Eating more soy-rich foods could reduce the spread of breast cancer – a new study from the University of Ulster has revealed.
Dr Pamela Magee, from the School of Biomedical Sciences, has been investigating the effects of a group of dietary compounds, found almost exclusively in soy foods, in the prevention of cancer spread.
Dr Magee said: "Breast cancer is the most common form of cancer affecting women in the western world, with 950 women in Northern Ireland alone suffering from the disease per year. "But among South-East Asian populations, and in areas where soy products are traditionally consumed in high amounts in the diet, incidence of breast cancer is low. "Soy contains naturally occurring hormone-like compounds called isoflavones that scientists believe can inhibit breast cancer development. "In our study we used cell cultures to examine the effects of isoflavones on the invasion of breast cancer cells. The isoflavones exerted potent inhibitory effects on breast cancer cell invasion, even at concentrations similar to those found in South East-Asian populations.
Trina Porter | EurekAlert!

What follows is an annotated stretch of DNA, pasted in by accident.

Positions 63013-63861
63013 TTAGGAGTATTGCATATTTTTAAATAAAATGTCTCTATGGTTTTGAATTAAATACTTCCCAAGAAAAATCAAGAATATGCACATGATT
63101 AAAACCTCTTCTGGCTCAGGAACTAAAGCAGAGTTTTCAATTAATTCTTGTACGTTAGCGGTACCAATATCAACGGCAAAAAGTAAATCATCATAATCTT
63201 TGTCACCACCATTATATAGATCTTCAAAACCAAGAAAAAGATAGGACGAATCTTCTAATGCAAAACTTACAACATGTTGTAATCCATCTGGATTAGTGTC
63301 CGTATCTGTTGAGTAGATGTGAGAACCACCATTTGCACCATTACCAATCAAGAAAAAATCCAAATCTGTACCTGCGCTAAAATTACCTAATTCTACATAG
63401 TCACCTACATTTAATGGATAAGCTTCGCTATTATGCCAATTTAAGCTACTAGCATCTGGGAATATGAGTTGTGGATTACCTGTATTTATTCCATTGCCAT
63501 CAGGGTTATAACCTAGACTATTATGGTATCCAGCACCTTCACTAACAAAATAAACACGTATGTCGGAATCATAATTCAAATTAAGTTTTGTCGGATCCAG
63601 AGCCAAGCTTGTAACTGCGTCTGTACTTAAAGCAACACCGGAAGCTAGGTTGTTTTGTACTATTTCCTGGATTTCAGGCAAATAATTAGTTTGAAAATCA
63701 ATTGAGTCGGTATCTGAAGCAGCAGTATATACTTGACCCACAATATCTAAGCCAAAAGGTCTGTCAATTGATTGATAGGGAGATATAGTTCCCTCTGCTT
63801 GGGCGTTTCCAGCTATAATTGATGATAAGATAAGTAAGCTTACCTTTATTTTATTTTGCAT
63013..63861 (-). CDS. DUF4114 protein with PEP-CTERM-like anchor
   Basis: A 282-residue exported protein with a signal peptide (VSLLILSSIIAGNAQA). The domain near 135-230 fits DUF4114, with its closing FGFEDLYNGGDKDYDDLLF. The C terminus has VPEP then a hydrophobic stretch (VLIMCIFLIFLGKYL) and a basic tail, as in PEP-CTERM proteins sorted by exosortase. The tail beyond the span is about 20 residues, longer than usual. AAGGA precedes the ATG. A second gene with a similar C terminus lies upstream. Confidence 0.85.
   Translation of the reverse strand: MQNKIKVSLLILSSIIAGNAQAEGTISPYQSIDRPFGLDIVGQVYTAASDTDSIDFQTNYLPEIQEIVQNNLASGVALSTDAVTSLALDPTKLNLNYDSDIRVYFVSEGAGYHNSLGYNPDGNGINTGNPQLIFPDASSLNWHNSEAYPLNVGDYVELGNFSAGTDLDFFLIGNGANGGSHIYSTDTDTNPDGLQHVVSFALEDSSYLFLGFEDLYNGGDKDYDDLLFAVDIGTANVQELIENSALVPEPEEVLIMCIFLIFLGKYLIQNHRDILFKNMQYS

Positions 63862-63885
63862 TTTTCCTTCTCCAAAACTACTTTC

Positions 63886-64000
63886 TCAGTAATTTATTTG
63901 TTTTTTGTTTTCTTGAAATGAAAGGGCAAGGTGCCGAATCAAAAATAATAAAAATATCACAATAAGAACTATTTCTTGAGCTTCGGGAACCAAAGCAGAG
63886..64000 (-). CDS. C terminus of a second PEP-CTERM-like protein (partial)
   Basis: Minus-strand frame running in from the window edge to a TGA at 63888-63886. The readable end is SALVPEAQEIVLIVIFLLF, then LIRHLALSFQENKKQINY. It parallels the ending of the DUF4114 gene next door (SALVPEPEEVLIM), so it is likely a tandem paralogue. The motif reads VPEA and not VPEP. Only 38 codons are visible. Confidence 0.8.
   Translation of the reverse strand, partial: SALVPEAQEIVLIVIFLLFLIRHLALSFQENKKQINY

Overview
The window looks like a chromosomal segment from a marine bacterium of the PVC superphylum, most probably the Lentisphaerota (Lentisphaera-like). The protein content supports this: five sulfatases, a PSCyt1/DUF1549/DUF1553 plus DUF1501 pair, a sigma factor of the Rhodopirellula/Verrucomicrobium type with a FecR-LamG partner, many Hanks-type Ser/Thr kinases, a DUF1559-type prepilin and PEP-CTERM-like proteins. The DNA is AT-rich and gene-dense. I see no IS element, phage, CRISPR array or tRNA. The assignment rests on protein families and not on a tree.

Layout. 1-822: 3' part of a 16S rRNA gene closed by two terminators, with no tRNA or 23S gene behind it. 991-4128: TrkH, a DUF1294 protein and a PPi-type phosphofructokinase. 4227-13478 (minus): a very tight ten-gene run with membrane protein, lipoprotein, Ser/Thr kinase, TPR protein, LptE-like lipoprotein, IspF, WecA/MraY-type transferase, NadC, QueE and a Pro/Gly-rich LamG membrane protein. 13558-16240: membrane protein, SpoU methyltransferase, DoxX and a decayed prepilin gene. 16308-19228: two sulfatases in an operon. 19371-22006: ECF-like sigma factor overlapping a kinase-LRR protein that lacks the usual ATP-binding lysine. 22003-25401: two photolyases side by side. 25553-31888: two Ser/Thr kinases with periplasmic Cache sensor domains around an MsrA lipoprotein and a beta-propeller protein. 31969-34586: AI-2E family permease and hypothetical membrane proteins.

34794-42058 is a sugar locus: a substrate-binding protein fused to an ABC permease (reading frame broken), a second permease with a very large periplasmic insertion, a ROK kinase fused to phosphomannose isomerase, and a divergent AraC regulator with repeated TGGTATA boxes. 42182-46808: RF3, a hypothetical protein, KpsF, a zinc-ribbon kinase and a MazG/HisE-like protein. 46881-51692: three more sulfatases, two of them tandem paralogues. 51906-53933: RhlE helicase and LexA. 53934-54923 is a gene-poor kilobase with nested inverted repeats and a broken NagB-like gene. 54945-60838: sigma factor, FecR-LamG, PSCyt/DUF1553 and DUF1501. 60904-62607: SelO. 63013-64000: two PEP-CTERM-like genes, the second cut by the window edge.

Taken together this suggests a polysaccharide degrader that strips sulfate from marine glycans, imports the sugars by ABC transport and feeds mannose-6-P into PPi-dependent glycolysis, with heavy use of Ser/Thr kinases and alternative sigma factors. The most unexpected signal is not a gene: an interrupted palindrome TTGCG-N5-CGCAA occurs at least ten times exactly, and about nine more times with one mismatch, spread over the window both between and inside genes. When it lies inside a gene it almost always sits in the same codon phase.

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The WHO reports an estimated 429,000 malaria deaths each year. The disease mostly affects tropical and subtropical regions and in particular the African continent. The Fraunhofer Institute for Silicate Research ISC teamed up with the Fraunhofer Institute for Molecular Biology and Applied Ecology IME and the Institute of Tropical Medicine at the University of Tübingen for a new test method to detect malaria parasites in blood. The idea of the research project “NanoFRET” is to develop a highly sensitive and reliable rapid diagnostic test so that patient treatment can begin as early as possible.
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The formation of stars in distant galaxies is still largely unexplored. For the first time, astron-omers at the University of Geneva have now been able to closely observe a star system six billion light-years away. In doing so, they are confirming earlier simulations made by the University of Zurich. One special effect is made possible by the multiple reflections of images that run through the cosmos like a snake.
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Just because someone is smart and well-motivated doesn't mean he or she can learn the visual skills needed to excel at tasks like matching fingerprints, interpreting medical X-rays, keeping track of aircraft on radar displays or forensic face matching.
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